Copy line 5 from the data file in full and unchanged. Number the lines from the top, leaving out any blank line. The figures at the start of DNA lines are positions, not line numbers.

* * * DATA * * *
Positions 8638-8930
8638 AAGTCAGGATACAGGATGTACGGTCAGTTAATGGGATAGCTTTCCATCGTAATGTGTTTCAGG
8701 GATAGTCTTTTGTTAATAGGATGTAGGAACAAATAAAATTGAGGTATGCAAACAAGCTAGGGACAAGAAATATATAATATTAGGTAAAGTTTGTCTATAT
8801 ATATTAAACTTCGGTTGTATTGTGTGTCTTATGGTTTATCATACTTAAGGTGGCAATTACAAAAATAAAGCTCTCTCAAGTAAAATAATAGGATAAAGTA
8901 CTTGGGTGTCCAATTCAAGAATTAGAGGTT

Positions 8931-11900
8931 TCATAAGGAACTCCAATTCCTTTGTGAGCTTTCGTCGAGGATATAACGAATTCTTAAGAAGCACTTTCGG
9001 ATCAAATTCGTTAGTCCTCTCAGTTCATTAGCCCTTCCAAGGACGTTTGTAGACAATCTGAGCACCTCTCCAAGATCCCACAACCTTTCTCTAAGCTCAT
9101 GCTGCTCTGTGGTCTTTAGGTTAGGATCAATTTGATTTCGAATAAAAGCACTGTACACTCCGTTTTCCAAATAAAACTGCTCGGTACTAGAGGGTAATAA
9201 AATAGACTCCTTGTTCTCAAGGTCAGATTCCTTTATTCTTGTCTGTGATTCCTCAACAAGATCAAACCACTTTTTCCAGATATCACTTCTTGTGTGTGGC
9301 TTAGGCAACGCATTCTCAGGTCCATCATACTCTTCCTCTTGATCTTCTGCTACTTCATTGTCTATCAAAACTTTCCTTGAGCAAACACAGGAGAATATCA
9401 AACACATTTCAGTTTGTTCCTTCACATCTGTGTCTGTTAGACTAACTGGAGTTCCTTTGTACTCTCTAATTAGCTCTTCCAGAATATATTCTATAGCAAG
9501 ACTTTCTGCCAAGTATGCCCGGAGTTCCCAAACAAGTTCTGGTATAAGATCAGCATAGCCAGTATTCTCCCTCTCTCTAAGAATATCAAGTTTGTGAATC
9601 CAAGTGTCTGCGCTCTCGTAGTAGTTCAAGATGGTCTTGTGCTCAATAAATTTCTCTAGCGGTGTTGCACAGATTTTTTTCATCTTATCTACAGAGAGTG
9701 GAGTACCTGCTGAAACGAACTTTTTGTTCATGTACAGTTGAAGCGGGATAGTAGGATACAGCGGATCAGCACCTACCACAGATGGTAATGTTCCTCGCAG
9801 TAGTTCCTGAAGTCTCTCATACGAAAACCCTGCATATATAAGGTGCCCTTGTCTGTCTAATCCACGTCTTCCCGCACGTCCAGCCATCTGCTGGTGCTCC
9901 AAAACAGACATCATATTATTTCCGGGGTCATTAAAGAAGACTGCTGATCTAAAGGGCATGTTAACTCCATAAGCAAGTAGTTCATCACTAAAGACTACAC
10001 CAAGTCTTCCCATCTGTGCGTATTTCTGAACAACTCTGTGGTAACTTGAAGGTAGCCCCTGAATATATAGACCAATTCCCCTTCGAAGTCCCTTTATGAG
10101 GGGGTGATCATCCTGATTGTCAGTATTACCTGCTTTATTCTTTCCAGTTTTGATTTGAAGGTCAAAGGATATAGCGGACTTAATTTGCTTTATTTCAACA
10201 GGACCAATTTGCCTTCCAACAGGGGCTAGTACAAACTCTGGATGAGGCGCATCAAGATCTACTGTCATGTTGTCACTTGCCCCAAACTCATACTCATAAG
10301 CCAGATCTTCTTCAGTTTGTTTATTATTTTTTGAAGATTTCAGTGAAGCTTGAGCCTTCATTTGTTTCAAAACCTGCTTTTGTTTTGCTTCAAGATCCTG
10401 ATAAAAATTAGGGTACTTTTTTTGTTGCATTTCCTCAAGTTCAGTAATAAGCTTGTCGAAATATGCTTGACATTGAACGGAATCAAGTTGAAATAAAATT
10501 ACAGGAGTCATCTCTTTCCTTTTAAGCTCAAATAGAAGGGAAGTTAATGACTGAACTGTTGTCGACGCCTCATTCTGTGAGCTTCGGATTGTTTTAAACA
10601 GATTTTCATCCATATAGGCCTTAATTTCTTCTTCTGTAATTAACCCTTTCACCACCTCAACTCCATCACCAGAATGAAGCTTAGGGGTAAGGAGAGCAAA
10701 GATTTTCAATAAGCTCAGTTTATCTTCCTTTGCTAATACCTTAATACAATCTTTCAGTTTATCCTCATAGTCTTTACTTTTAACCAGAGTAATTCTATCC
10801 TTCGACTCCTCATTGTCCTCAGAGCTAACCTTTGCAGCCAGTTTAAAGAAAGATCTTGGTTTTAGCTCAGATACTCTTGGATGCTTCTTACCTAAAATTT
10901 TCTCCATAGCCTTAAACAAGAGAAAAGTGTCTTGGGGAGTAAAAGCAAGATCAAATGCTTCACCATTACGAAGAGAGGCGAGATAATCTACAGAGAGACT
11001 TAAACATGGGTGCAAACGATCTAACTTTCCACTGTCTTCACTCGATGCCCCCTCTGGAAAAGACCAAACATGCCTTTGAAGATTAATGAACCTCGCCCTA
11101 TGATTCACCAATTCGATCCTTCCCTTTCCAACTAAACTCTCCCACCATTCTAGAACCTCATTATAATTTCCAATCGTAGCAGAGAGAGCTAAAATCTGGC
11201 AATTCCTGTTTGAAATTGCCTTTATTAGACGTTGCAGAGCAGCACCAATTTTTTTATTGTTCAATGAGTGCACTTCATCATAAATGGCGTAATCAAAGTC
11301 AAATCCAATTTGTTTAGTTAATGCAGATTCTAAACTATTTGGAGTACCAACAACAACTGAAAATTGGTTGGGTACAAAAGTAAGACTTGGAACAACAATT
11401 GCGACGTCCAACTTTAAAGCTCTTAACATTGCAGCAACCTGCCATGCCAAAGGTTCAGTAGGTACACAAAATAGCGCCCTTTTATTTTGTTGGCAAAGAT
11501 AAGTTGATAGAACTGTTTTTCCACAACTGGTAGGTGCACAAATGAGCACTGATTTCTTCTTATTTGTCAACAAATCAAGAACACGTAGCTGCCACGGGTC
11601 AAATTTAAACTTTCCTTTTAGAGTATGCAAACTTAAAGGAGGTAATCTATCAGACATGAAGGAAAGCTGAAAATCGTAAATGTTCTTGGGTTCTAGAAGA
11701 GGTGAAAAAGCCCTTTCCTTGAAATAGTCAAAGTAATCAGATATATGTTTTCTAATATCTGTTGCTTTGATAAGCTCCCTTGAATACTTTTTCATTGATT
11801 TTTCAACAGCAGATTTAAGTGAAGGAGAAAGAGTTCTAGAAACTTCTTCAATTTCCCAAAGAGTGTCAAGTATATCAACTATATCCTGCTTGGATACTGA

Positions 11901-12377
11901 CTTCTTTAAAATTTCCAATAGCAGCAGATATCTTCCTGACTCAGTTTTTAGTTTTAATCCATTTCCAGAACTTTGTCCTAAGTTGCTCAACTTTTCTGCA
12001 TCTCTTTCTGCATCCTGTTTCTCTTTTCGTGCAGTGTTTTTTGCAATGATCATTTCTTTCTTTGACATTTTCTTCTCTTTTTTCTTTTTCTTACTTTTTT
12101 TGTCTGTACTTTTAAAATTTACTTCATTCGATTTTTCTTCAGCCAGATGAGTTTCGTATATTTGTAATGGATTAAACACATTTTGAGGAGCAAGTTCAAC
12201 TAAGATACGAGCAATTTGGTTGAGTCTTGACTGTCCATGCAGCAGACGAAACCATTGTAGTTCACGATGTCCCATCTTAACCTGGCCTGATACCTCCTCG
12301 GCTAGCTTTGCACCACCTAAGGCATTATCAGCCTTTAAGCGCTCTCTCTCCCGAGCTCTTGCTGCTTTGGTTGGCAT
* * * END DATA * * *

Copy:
8901 CTTGGGTGTCCAATTCAAGAATTAGAGGTT